CLAYTON -- Jim and Sherrie Fico hustled through their home Sunday night, collecting photographs, computer hard drives, personal documents and any other valuables they could think of.
A wildfire was spreading quickly on Mount Diablo, and their home on Oak Hill Lane was in harm's way. But the couple had no idea how close to the danger they were until Sherrie took a peek out into her front yard.
"The fire was out our front door," Sherrie Fico said. "It was the scariest thing I've ever seen."
The Ficos were back at their home Tuesday as firefighters, aided by cooler temperatures and fresh legs, curtailed the fire's advancement and expressed hope that the worst was behind them.
Cal Fire reported Tuesday night that the fire was 60 percent contained. A total of 1,413 fire personnel have responded to aid in containing the blaze.
"If today goes like last night and the past 24 hours have gone, we can see this fire being stopped very soon," said Cal Fire spokeswoman Tina Rose. "We have the resources we need to fight it, and we seem to be getting cooperation from the weather, especially the lack of winds. We are not out of the woods yet, but we are optimistic."
Fire officials said 3,243 acres had burned, a figure down from an estimated 3,718 acres that Cal Fire announced Monday. Authorities said the new figure was the result of new mapping done Monday night.
Relief provided by approximately 700 new firefighters who took over for 250 who worked the first 30-36 hours of the blaze helped curtail the blaze's advancement as did cooler temperatures that first were felt early Tuesday, Williams said.
Temperatures, which were in the mid- to high 90s in most Bay Area locales over the weekend, did not top 90 degrees anywhere on Tuesday.
Four firefighters have been injured fighting what's being called the Morgan Fire but none seriously, Williams said. The fire, which originated on Morgan Territory Road near Marsh Creek Road, has been burning since about 2 p.m. on Sunday.
Crews on Tuesday still were trying to establish about 5 miles of fire lines, Rose said, and firefighters and air support units were awaiting word on whether they were needed to fight the Clover fire in Shasta County. That fire, southwest of Redding, had burned 30 structures, mostly homes, and more than 60,000 acres through Tuesday morning.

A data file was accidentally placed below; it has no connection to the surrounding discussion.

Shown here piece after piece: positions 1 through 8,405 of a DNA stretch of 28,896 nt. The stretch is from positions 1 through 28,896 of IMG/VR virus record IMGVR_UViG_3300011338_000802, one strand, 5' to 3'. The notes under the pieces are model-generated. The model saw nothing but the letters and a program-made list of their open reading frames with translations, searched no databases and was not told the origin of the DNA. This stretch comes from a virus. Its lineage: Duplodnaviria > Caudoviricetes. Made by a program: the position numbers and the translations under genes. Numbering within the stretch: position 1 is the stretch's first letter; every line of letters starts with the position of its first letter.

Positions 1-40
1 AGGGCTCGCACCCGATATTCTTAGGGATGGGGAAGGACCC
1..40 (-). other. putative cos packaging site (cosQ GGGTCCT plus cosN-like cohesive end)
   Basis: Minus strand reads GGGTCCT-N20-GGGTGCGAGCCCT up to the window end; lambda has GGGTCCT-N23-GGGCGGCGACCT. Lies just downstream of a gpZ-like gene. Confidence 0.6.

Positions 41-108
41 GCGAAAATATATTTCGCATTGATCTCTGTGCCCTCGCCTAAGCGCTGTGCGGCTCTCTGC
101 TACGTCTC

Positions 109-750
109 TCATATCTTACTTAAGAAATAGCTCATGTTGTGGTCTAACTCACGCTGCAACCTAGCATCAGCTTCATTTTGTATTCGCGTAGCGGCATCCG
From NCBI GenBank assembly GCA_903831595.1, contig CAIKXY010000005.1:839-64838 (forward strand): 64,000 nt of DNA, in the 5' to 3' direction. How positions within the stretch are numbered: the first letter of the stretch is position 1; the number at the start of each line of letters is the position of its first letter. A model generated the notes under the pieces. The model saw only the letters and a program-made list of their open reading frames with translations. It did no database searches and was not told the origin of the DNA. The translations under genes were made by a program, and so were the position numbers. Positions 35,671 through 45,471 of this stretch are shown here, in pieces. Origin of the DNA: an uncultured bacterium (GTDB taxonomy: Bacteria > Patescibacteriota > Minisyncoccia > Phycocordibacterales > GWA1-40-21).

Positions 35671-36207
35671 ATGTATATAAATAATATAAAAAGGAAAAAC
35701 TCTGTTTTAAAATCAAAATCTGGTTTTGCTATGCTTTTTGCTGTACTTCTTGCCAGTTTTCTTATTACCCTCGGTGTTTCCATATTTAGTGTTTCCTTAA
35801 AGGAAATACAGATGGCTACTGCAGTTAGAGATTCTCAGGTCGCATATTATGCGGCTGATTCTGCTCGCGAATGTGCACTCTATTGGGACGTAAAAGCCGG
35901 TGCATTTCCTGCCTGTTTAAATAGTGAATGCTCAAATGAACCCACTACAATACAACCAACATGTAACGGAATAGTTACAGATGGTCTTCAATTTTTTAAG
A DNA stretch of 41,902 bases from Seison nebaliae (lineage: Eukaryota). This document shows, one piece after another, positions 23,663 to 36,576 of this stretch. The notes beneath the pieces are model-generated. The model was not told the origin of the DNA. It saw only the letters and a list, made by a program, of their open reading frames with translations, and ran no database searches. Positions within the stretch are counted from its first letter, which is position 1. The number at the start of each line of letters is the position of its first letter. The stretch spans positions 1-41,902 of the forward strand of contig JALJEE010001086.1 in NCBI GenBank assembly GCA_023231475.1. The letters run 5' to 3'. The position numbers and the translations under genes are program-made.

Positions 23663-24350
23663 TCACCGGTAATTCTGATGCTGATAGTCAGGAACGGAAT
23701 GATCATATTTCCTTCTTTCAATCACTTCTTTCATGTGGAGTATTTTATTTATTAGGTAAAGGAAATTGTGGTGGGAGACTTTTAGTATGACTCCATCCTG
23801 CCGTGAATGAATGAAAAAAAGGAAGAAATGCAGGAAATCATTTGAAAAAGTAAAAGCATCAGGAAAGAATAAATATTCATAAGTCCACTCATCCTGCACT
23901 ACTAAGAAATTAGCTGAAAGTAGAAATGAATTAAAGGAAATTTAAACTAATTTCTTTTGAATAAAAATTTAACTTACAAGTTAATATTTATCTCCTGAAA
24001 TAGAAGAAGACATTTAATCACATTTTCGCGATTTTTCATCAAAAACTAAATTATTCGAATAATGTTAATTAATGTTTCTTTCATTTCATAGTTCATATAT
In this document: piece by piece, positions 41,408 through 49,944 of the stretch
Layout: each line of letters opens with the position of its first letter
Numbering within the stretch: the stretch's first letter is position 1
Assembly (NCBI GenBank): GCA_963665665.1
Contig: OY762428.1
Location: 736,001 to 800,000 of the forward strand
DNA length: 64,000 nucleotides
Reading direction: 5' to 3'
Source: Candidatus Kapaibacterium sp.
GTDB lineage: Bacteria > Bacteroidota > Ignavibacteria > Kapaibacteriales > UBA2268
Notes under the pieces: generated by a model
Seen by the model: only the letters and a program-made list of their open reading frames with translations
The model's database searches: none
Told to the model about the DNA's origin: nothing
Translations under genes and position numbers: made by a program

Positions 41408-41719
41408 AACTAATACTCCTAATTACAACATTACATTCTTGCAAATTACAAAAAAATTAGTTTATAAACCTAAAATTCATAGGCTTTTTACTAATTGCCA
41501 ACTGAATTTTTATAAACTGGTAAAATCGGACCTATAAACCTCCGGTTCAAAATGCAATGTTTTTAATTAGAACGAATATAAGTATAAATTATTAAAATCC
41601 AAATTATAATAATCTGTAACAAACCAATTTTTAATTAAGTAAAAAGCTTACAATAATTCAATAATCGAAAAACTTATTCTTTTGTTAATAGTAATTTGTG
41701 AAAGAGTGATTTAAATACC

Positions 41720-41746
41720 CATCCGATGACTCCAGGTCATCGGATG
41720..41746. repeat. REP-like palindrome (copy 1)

The Ficos and a handful of other residents on Oak Hill Lane, about 1,300 feet up Mt. Diablo, began returning to their residences Tuesday morning. Evacuation orders issued to about 75 homes on Sunday were lifted Tuesday evening and all roads were also re-opened..
"This never happened (before)," said Sherrie Fico, who has lived in the home for 21 years. "Now you look out, it's a war zone."
Jim Fico fought the blaze with a garden hose, and he and his wife stayed in the home Sunday, bolstered by the large presence of firefighters. They left Monday and were allowed to return Tuesday.
"He saw the worst of it," Marin County firefighter Will Corbett said. "He may have made more of a difference in saving his house than we did by a long shot."
Cleon Winter, 67, of Antioch, and Kent Swindell, 66, of Concord, two members of the 61-year-old Diablo Bowmen Archery Club, returned to find the target range at the club gutted. The clubhouse was saved, but $35,000 in 3-D lifelike targets were lost.
"You could almost see a grown man cry," Winter said.
The fire has been moving up the mountain since Sunday, but Rose said fire crews are stationed near the structures atop the peak. She said the building housing the beacon atop Mt. Diablo that's lit every Dec. 7 to commemorate the attack on Pearl Harbor is safe for now. The beacon light itself was removed in June to be restored.
"They are guarding that (structure) like a mama bear guards her cubs," Rose said.
A large plume of smoke that could be seen through much of the Bay Area on Sunday and Monday seemed to dissipate Tuesday. A spokesman for the Bay Area Air Quality Management District said a smoke advisory would remain in effect until the fire is out or until the smoke dissipates.
"What we're finding is that most of the smoke is staying above (layers) in the air where it might be more harmful," spokesman Tom Flannigan said. "But we just want people to be aware that they should take precautions should they find themselves in places where the smoke seems heavy."
Fire officials still have not said what has caused the Morgan fire.
Containment is expected Friday.